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Cranberry Industry Hits A Sour Spot

This article is more than 12 years old.
Cranberries at Decas Cranberry Company in Carver (Andrew Phelps/WBUR)
Cranberries at Decas Cranberry Company in Carver (Andrew Phelps/WBUR)

The cranberry is in a sour spot. A large crop yield has crowded the market with the small, sometimes bitter fruit. As of last week, the crop was up six percent from last year and prices are still softening.

But shouldn't a healthy crop be good news?

Not necessarily. In fact, overproduction could challenge an industry already hurt by the recession and serious infighting.  The industry leaders — Ocean Spray, Inc., and Decas Cranberry — find themselves in court for the second time in two years, this time over Decas' use of social media to raise concerns about an Ocean Spray dried cranberry product.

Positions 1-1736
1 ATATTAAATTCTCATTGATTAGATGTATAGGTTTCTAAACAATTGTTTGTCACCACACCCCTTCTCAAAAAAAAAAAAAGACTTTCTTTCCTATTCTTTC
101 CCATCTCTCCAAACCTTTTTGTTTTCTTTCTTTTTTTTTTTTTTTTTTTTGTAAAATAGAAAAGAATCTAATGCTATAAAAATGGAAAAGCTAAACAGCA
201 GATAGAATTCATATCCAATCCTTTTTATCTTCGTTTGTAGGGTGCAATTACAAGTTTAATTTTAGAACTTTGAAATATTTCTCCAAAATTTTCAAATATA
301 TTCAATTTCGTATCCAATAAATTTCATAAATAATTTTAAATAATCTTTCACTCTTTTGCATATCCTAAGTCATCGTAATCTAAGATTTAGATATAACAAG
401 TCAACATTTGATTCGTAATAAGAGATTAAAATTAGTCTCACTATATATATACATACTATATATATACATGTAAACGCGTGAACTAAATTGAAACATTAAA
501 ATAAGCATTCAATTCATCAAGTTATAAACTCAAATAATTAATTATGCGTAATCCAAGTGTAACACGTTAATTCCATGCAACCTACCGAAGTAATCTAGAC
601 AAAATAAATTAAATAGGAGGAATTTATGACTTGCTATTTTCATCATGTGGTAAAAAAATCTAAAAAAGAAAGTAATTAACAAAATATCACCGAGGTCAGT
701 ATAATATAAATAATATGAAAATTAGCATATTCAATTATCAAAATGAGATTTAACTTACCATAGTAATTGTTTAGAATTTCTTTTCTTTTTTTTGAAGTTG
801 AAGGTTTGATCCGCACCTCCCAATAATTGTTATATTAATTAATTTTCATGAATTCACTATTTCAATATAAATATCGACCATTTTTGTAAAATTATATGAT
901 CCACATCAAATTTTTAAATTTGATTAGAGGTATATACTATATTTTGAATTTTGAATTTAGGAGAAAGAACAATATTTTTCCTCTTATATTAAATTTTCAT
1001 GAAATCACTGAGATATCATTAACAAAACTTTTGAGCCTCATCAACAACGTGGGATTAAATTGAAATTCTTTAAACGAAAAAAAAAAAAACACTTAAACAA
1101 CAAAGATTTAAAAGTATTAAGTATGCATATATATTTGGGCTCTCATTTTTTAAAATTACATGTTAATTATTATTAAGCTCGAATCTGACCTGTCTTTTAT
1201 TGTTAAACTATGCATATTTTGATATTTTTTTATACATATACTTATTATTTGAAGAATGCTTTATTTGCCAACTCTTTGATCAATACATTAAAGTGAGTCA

These numbers have industry leaders thinking about the future of the cranberry in a big way. Think India-big, Malaysia-big.  The idea of expanding the market to include Asian and European markets aims to boost the annual 26 percent export rate.

But these lofty goals come with serious challenges. The cranberry, often an acquired taste for many Americans, does not necessarily translate to these new markets.  This is true in the most literal sense; some countries don't even have a word for "cranberry." Nevertheless, industry officials believe globalizing the small red fruit may be the best way to secure a brighter, redder future.


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This program aired on August 23, 2010.


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